The thing about motherhood that nobody warned me about.

Everyone is so ready to warn you about the downfalls of motherhood. From the disasters that can occur during childbirth, to the moments of conflicts with a stubborn teenager, everyone has something negative to say about every stage.

Even before I became a mom, during my first pregnancy, I continuously got comments about how I would never sleep again, or wear my pre-pregnancy clothes. I heard comments about my body being sprinkled with stretch marks and facing the painful first days of nursing.

And as time has gone on, the comments have too. I’ve been welcomed to the terrible twos and warned about having a threenager. I hear complaints on how it’s hard to get stuff done or to find alone time. And while I agree that motherhood certainly has its share of hardships, I’m surprised that nobody warned me about the most important part.

Camden and Eli.

Camden and Eli.

I was never warned about how much I would love my children. How the seed of that love is planted at their birth and grows so big it overwhelms my heart and soul. That when I look at their sweet faces, I feel that I am looking at my world in its entirety. That having them is like having a little piece of my heart that is now separate from my body, but still very much a part of me. How, for the first time in my life, I feel the weight of the responsibility that these little lives literally depend on me for survival. I am forever changed by my role as a mother. Changed for the better.   Changed to understand and value the precious gift of life. That suddenly, all of the material things I could ever have or want seem incomparable to my bond with my children. And no one warned me about that. So I’m here to tell you, to warn you, that when you become a mother you will be changed. Changed by a love you didn’t know could exist. It’s the most powerful feeling you’ll ever have. And it’s pretty darn cool.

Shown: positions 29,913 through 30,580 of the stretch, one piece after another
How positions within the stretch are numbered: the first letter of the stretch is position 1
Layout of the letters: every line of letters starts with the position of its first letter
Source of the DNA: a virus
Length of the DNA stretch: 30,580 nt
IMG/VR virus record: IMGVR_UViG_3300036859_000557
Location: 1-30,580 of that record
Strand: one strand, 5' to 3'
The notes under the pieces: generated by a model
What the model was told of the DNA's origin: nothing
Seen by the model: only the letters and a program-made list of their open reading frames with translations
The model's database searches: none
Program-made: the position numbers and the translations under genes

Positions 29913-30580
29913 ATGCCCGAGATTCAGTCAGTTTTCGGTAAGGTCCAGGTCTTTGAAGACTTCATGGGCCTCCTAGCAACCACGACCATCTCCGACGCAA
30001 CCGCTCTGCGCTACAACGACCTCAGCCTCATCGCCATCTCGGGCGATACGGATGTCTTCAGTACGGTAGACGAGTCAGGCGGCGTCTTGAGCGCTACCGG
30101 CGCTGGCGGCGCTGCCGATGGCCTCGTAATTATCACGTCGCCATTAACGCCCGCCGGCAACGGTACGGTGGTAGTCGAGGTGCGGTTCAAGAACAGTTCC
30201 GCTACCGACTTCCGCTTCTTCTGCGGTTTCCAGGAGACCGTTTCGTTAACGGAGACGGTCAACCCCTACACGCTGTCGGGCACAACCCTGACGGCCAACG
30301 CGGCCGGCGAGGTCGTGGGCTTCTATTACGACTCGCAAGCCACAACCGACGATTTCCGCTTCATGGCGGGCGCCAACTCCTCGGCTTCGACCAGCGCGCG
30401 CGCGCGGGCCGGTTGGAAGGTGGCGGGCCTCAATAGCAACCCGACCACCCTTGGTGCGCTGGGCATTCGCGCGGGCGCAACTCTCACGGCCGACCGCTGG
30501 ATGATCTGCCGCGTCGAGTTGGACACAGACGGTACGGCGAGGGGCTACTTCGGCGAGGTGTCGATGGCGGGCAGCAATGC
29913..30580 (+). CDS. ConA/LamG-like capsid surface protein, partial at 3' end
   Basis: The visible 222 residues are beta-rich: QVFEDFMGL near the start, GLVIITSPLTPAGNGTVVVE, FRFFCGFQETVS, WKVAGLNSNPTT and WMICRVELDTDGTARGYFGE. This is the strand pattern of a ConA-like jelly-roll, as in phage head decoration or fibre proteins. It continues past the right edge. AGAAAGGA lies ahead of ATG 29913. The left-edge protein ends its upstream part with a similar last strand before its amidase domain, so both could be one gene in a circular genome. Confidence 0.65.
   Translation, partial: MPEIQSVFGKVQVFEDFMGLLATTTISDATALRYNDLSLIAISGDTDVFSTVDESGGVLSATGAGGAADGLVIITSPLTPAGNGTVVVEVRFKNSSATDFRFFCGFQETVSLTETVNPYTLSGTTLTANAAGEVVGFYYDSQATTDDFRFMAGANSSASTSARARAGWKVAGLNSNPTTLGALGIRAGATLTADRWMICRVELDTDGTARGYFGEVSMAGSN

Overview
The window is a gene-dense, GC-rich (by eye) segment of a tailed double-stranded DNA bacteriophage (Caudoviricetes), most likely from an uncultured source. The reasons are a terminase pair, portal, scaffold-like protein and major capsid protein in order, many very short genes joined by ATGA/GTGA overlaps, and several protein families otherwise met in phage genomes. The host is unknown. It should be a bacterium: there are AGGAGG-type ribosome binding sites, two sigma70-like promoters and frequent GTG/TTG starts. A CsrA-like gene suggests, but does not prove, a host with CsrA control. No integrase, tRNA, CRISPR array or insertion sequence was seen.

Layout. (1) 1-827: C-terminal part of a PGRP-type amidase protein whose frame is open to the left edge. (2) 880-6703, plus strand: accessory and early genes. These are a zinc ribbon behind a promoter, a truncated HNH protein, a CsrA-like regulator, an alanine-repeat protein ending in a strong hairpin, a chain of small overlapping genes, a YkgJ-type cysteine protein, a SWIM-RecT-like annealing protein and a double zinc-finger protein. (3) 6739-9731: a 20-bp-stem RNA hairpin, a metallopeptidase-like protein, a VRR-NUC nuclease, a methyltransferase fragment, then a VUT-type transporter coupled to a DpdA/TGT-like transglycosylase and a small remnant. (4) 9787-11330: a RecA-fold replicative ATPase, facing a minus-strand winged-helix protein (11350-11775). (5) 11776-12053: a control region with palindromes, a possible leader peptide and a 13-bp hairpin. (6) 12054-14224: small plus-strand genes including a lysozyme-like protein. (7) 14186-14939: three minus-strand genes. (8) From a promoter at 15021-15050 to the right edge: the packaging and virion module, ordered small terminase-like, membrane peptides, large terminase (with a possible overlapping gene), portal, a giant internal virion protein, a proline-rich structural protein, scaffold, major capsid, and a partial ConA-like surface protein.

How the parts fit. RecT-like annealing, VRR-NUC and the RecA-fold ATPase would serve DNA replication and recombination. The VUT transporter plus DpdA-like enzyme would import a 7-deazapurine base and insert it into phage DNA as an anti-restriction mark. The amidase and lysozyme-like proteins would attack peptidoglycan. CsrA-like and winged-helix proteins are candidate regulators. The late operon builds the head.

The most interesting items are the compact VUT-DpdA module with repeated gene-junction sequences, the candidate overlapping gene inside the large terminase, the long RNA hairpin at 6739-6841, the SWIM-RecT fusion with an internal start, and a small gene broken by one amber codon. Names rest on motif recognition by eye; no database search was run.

Photo by DeAnna Adele.

Baby Eli. Photo by DeAnna Adele

(First photo in post Baby Camden. Photo Taken by Madelyn Wayment )